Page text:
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Enterprise architects: These are people who can design cloud computing environments. Key skills include understanding cloud orchestration software stacks, application management frameworks, network designs, bandwidth latency, and a host of other things. The cloud computing environment of resources must operate in unison like an orchestra, and enterprise architects are the conductors.
Application architects. These employees apply the cloud computing environment designed by enterprise architects to specific solutions. Key skills include appropriate partitioning of applications into RESTful interfaces, deciding which application objects need to be distributed into content delivery networks, creating business continuity and disaster recovery strategies via data center- or cloud-spanning designs, along with many other application elements.
Storage and data architects. These workers focus on building highly-scaled, highly-distributed data and storage schemes. Calling this a NoSQL strategy is too limited. This type of architect has to account for vastly distributed data and the need for transactional events.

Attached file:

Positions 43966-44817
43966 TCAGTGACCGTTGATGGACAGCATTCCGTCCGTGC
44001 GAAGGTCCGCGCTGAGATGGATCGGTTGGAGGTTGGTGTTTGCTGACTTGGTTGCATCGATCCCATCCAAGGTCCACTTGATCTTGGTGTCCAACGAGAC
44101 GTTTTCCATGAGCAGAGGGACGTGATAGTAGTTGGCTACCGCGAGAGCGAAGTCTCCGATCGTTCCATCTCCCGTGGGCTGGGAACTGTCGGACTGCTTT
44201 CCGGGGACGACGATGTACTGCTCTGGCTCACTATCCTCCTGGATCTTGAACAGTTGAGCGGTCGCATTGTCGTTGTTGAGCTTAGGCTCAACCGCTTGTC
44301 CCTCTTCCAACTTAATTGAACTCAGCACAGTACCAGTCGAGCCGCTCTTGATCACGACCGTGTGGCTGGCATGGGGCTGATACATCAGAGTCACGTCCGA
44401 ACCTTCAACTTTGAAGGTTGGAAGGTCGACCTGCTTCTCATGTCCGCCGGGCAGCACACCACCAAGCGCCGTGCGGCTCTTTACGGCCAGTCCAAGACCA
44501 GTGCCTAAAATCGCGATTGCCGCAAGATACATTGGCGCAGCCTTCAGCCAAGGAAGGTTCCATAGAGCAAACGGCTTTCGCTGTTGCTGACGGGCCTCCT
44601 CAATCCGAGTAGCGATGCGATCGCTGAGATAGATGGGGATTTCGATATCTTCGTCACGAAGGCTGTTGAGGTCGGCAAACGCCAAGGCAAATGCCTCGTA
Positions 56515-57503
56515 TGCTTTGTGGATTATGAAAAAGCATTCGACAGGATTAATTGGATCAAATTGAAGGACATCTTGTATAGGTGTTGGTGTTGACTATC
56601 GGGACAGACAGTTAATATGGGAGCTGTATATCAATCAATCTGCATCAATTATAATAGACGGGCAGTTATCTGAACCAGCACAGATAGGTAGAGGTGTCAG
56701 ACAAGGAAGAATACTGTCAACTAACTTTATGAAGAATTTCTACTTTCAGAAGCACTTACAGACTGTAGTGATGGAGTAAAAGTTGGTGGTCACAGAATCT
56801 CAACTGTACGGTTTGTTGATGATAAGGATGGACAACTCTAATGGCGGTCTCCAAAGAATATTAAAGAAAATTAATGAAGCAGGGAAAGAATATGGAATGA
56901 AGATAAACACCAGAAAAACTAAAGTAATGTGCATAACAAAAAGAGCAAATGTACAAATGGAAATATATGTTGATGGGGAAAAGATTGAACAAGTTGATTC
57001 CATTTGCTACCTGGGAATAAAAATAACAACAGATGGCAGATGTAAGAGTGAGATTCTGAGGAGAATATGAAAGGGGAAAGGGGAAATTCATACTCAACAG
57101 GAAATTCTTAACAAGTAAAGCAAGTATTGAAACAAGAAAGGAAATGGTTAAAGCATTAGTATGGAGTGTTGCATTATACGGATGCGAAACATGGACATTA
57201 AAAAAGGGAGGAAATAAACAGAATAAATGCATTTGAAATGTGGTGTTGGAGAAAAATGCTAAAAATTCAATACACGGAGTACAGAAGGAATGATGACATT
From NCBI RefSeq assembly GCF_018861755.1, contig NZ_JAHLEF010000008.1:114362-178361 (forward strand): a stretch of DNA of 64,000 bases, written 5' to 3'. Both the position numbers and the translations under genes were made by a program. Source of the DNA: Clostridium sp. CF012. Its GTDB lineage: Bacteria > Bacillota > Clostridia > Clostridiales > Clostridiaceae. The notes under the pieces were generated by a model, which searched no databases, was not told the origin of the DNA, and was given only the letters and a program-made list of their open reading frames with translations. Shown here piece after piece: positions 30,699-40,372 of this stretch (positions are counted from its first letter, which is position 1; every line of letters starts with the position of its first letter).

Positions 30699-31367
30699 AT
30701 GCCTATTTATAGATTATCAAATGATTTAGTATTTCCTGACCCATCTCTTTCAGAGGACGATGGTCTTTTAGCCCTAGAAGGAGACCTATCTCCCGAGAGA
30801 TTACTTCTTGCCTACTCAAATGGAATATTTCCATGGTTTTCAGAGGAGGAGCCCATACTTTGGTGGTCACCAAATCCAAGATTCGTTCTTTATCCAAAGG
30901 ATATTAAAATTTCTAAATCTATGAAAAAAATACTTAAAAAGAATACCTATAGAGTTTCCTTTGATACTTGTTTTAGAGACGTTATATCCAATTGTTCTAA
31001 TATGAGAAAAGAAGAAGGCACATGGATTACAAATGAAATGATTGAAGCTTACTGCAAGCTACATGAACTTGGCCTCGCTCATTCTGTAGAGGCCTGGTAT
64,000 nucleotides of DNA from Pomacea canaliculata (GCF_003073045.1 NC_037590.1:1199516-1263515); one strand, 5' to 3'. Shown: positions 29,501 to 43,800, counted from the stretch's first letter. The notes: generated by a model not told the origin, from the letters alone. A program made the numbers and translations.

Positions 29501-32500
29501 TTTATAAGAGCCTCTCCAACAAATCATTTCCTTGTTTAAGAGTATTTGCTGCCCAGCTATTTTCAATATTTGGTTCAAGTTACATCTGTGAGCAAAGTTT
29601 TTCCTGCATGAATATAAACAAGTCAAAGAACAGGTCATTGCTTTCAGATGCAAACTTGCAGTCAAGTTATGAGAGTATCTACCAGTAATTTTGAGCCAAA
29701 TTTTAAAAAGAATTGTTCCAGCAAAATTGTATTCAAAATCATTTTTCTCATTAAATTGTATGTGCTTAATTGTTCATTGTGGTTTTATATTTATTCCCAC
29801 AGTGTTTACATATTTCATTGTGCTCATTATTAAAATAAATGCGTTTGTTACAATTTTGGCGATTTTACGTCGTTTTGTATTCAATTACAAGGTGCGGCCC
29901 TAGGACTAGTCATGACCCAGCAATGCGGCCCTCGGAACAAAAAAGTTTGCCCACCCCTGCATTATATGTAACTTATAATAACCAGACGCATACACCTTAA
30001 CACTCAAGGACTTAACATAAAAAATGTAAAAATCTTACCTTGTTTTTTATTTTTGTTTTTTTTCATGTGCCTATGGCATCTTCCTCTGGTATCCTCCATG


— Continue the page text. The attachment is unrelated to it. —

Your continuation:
Software engineers. There are a host of skills that are needed to build cloud applications. From AJAX-oriented interfaces, elastic and failure-resistant components, caching tier design, to API integration and load/performance testing, software engineering skills are crucial to cloud computing applications.
Sysadmin 2.0. Critical skills for the systems administrator of the future are operations automation tools like Chef, Puppet and the like. Implementing monitoring systems appropriate for elastic, highly-scaled, geographically distributed applications is another Sysadmin 2.0 skill in high demand.
Capacity planners. In a world of explosive growth, application elasticity and unforeseen demand (aka resource self-service), capacity planning moves out from a leisurely backwater to a vital organization capability. Understanding and forecasting capacity based on one's own organization as well as industry patterns based on other cloud-oriented organizations will be a skill in short supply.
Financial analysts. The move away from quasi-monopoly, coarse-grained transfer pricing to competitive, fine-grained open market pricing associated with applications that can be migrated from one operating environment to another will require much more sophisticated financial analysis. Just as the world has many manufacturing financial analysts, we will soon have many information technology financial analysts.